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Covid-19 and the Elderly: The Story of 72-Year-Old Granny on Rusinga Island

The sudden emergence of the novel coronavirus disease (COVID-19) has left Kenya’s elderly population vulnerable, lonely and disconnected.

At seventy-two years old, Dorice Oguta, 72 is among thousands of elderly people whose life has been adversely impacted by the pandemic. She was diagnosed with breast cancer in 2018 and subsequently diabetes. Because of these underlying conditions, her vulnerability to Covid-19 is heightened.

She is a resident of Kakerego Village on Rusinga Island, Homa Bay County, where she takes care of eight grandchildren. Unfortunately, her sons are out of employment due to the Covid-19 pandemic, limiting their ability to send back financial support. Dorice is now selling firewood with the help of her eldest grandchild in order to eke out a living.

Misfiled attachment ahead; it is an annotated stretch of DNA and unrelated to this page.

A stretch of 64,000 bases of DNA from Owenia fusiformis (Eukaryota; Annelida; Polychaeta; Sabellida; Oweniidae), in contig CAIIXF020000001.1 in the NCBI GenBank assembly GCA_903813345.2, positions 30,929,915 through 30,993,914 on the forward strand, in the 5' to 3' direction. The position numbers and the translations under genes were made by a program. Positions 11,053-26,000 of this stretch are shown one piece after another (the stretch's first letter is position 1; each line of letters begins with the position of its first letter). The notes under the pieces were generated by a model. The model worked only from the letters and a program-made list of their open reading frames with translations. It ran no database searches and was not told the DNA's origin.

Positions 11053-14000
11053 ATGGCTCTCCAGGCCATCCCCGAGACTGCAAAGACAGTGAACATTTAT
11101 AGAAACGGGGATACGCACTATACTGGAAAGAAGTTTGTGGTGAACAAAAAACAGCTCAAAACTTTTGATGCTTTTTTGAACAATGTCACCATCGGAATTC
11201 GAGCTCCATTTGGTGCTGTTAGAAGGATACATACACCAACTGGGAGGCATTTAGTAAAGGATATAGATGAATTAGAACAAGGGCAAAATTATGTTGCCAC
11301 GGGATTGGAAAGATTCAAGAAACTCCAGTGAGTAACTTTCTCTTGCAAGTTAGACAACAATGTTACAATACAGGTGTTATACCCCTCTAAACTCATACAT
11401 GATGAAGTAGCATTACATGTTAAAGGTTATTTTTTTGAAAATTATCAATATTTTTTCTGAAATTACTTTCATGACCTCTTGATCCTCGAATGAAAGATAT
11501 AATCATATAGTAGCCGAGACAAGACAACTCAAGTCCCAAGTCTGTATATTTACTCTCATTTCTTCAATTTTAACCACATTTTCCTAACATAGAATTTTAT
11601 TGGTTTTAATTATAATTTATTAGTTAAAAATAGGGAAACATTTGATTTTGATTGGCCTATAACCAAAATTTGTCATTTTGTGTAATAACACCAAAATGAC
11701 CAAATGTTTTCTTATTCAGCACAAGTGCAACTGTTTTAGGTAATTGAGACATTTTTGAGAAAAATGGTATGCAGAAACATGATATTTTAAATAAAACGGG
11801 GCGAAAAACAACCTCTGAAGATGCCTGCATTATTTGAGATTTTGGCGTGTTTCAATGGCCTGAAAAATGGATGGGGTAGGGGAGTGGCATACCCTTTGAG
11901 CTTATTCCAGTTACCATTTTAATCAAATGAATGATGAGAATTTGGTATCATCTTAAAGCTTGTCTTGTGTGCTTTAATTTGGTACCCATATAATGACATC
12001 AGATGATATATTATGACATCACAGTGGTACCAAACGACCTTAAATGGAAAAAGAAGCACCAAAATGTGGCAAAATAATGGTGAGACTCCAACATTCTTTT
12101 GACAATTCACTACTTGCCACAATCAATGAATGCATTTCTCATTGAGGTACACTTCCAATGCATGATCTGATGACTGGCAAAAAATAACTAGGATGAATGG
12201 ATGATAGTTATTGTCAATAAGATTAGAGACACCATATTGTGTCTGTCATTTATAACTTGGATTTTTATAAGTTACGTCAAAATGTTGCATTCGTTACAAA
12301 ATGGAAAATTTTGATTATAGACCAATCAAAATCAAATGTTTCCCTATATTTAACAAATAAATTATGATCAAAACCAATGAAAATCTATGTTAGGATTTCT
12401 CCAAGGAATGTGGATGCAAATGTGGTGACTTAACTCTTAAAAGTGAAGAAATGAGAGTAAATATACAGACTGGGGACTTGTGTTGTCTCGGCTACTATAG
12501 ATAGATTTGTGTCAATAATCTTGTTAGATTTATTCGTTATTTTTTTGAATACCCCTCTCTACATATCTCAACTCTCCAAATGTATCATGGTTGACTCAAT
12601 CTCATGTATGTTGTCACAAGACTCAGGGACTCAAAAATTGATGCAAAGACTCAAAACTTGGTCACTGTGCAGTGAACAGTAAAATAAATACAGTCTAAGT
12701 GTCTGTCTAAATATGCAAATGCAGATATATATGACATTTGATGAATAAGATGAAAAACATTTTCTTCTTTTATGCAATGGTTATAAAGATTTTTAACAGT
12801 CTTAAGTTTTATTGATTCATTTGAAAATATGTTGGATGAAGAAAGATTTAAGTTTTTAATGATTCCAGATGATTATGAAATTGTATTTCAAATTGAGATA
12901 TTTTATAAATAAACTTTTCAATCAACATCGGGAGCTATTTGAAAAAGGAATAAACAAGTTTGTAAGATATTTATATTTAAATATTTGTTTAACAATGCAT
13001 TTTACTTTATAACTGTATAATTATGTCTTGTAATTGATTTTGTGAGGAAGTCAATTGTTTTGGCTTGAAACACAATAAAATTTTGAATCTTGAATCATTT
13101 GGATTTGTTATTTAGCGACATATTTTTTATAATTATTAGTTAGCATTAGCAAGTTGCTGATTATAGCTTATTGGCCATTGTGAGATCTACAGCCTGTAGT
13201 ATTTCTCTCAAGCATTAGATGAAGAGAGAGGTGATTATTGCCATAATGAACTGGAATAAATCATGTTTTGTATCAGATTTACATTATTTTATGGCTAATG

Many older people in the community do not have the resources to acquire personal protective supplies such as soap, sanitizers, face masks and other equipment. The advice to limit contact to aged kin, together with the general COVID-related restrictions, has led to substantial reductions in the support older persons receive from extended family and traditional community support systems.

UNFPA in support of efforts rolled out by the government of Kenya, has been working with local community-based organizations and other actors in strengthening their capacities to raise COVID-19 related awareness among the elderly, and provide practical support to older persons and their caregivers. These efforts have also been geared towards prevention and detection of abuse of older persons.